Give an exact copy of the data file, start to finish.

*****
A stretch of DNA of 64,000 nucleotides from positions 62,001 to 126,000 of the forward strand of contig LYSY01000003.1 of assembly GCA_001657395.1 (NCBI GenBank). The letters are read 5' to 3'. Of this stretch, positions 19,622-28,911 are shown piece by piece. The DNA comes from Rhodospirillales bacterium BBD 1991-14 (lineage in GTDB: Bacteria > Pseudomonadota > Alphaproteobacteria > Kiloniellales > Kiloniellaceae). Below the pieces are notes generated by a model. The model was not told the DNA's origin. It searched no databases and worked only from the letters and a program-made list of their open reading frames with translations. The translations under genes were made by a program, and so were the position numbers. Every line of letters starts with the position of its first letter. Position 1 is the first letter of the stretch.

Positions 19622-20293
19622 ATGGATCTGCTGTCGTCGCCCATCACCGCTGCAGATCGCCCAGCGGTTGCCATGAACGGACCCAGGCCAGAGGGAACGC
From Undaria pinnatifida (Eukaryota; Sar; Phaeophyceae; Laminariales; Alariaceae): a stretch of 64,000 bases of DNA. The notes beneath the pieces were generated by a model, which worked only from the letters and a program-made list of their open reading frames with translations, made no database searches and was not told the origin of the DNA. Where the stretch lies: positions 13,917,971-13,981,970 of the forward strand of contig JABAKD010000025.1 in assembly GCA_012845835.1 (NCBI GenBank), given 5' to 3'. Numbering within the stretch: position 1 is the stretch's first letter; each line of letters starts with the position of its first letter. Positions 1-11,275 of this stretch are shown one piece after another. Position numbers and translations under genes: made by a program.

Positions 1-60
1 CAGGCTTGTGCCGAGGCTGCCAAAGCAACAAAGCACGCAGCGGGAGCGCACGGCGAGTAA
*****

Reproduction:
A stretch of DNA of 64,000 nucleotides from positions 62,001 to 126,000 of the forward strand of contig LYSY01000003.1 of assembly GCA_001657395.1 (NCBI GenBank). The letters are read 5' to 3'. Of this stretch, positions 19,622-28,911 are shown piece by piece. The DNA comes from Rhodospirillales bacterium BBD 1991-14 (lineage in GTDB: Bacteria > Pseudomonadota > Alphaproteobacteria > Kiloniellales > Kiloniellaceae). Below the pieces are notes generated by a model. The model was not told the DNA's origin. It searched no databases and worked only from the letters and a program-made list of their open reading frames with translations. The translations under genes were made by a program, and so were the position numbers. Every line of letters starts with the position of its first letter. Position 1 is the first letter of the stretch.

Positions 19622-20293
19622 ATGGATCTGCTGTCGTCGCCCATCACCGCTGCAGATCGCCCAGCGGTTGCCATGAACGGACCCAGGCCAGAGGGAACGC
From Undaria pinnatifida (Eukaryota; Sar; Phaeophyceae; Laminariales; Alariaceae): a stretch of 64,000 bases of DNA. The notes beneath the pieces were generated by a model, which worked only from the letters and a program-made list of their open reading frames with translations, made no database searches and was not told the origin of the DNA. Where the stretch lies: positions 13,917,971-13,981,970 of the forward strand of contig JABAKD010000025.1 in assembly GCA_012845835.1 (NCBI GenBank), given 5' to 3'. Numbering within the stretch: position 1 is the stretch's first letter; each line of letters starts with the position of its first letter. Positions 1-11,275 of this stretch are shown one piece after another. Position numbers and translations under genes: made by a program.

Positions 1-60
1 CAGGCTTGTGCCGAGGCTGCCAAAGCAACAAAGCACGCAGCGGGAGCGCACGGCGAGTAA